“Yoga — for health, longevity and peace” Article from The Hindu by Geetha Venkataramanan (June 21, 2018)
My husband and I were at the Farmers Market. He wanted kohlrabi; I wanted baby leeks. I thought I’d make a soup with both. That’s essentially how this recipe was created. And while the recipe is written for kohlrabi and baby leeks, there are some alternate ingredients included below. When visiting friends in Seattle and wanting to make it for a dinner party, kohlrabi and baby leeks weren’t available or in season. So, I used what was at hand locally and in my friends’ pantry. I know you aren’t supposed to experiment when cooking for others but I made a rutabaga, which I’ve never cooked but is from the same brassica family, and leek soup. Both soups were equally delicious and didn’t disappoint.
The flavor profile using kohlrabi versus rutabaga is mildly different – hints of sweet, peppery broccoli stem versus bitter turnip. And, the kohlrabi will create a slightly thicker soup. Pick your desired combination and enjoy!
- 5 Tbs unsalted butter, separated, plus more for flavor if needed
- 4 Tbs olive oil
- 1 bunch baby leeks* (about 5-6) chopped; use entire leek
- 1 large onion, diced
- 3 small to medium kohlrabi,** greens and stems removed, cut into ½-inch chunks
- 1 medium Yukon potato, peeled and cut into ½-inch chunks
- 5 cups stock (chicken or vegetable)
- Aleppo pepper
- 1 bay leaf
- 3-4 sprigs of thyme, plus extra for flavor or garnish
- Salt and pepper
- Pecorino Romano cheese,*** grated, for garnish
Heat 4 Tbs of butter and the olive oil in a large pot on medium heat, melting the butter until it is slightly foaming. Add baby leeks and onion and cook until the onions become slightly translucent, stirring often, about 10 minutes. Add thyme sprigs and 3 generous pinches of Aleppo pepper. Reduce heat slightly and cook until leeks or onions just start to caramelize.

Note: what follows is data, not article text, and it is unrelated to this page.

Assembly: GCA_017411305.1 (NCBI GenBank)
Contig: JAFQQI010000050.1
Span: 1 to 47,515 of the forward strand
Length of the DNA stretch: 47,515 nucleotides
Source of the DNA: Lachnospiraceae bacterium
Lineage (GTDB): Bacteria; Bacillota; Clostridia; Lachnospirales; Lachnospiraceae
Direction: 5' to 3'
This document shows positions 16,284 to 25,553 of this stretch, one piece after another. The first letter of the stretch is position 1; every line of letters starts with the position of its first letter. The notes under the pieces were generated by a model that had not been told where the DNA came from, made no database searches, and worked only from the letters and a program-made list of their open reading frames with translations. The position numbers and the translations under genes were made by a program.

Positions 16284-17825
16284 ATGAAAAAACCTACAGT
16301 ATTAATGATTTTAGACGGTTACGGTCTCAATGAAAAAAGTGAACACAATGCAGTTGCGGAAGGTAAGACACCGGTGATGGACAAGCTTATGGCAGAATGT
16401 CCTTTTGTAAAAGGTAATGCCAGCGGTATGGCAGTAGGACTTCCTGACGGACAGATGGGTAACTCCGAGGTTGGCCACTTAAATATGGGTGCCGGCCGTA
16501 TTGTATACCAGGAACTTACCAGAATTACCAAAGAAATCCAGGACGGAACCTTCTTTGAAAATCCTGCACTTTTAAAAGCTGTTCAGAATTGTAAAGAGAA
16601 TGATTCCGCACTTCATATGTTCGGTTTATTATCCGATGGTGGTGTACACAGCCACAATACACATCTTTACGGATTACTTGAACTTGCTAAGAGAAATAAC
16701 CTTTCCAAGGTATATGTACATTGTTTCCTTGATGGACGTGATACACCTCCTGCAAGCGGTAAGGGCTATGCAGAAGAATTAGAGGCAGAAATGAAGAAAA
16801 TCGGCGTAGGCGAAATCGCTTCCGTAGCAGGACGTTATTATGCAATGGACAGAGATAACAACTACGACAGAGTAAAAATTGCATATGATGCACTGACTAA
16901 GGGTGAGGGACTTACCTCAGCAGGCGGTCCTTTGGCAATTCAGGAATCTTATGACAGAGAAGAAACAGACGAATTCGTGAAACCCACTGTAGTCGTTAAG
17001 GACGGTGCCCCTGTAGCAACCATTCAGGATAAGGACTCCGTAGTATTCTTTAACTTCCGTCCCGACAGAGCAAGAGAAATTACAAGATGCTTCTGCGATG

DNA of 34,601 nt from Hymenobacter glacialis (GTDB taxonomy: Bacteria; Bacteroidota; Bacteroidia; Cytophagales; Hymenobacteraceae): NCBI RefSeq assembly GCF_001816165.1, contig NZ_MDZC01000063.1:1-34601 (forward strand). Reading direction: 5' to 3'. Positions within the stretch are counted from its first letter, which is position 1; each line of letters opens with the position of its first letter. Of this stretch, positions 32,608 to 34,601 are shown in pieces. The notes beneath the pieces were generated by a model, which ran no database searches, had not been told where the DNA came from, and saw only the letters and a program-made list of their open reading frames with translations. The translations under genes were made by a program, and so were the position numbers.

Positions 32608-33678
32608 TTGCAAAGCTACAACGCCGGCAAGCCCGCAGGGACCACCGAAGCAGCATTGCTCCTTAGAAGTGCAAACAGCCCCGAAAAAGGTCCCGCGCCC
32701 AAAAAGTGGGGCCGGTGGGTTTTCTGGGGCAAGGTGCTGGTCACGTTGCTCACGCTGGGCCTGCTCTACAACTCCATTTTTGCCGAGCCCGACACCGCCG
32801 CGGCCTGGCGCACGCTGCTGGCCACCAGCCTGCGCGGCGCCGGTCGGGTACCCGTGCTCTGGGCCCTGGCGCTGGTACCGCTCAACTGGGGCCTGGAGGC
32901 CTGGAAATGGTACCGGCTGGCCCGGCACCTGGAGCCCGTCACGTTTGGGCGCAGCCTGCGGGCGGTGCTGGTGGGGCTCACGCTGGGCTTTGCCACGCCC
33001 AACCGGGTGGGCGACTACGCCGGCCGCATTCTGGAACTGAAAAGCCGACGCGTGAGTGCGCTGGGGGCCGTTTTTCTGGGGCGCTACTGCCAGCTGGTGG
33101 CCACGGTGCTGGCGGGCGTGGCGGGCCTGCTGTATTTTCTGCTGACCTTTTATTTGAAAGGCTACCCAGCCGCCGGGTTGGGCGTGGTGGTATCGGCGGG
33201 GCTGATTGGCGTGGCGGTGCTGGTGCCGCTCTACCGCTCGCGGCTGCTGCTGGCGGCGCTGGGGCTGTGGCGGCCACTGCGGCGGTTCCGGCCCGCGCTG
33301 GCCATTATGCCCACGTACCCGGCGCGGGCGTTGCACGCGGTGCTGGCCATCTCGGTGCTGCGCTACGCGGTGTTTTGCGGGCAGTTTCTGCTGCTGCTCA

Add kohlrabi, potato and 1 tsp salt. Return heat to medium and cook about 5-7 minutes.
Add stock and bay leaf. Bring to boil. Reduce heat and simmer for 25 to 30 minutes, or until kohlrabi and potato are tender.
Remove pot from heat and discard bay leaf and thyme stems. Purée mixture with a hand blender until smooth and creamy. Add stock to thin or cook longer to reach your desired consistency. Taste and add chopped thyme, Aleppo pepper, salt and/or pepper to adjust seasonings as needed. Butter can also be added if desired (which I did for the rutabaga variation.)
Return pot to heat and cook on low until ready to serve. Garnish with Pecorino Romano and thyme. Add salt and pepper to taste.
Serves 3-4 dinner portions or 6-8 side portions.
Alternative Ingredients (interchangeable for one or all of the above):
* 2 leeks, white and light green portions only, chopped
**1 large rutabaga, peeled and cut into ½-inch chunks
*** Parmigiano-Reggiano, grated
This has been my go-to breakfast from late fall through the winter. It’s full of vitamins and antioxidants and contains ingredients that help digestion. The ginger and cinnamon invigorate circulation and promote warming. I adjust the amount of ginger depending on my body’s needs and consume it at room temperature. I’m not claiming this will keep the sniffles away, but the big nutritional boost doesn’t hurt. For me, it’s helped break up congestion I’ve experienced, particularly during this damp time of the year.
This makes about 16 oz.
- 1 apple
- 1 celery stalk
- 1 carrot
- Handful of spinach
- Juice of ½-1 lemon plus piece of fresh rind
- 1-inch (or more) slice fresh ginger
- 1-inch piece dried orange peel
- 1 Tbs almond butter
- ½ scoop protein power
- Scoop Greens powder
- Lots of cinnamon
- Splash orange juice
Blend and enjoy!
Save Your Carrot Peels (and any anything else you’d use) for your smoothies, stocks and soups. It’s a great way to reduce waste or the size of your compost. You can store the clean scraps in the refrigerator for a couple days or even store them in in the freezer. Should I peel carrots for a recipe, I tend to use the peels the next day in my smoothie. And occasionally, I’ve been told my smoothie smells like compost…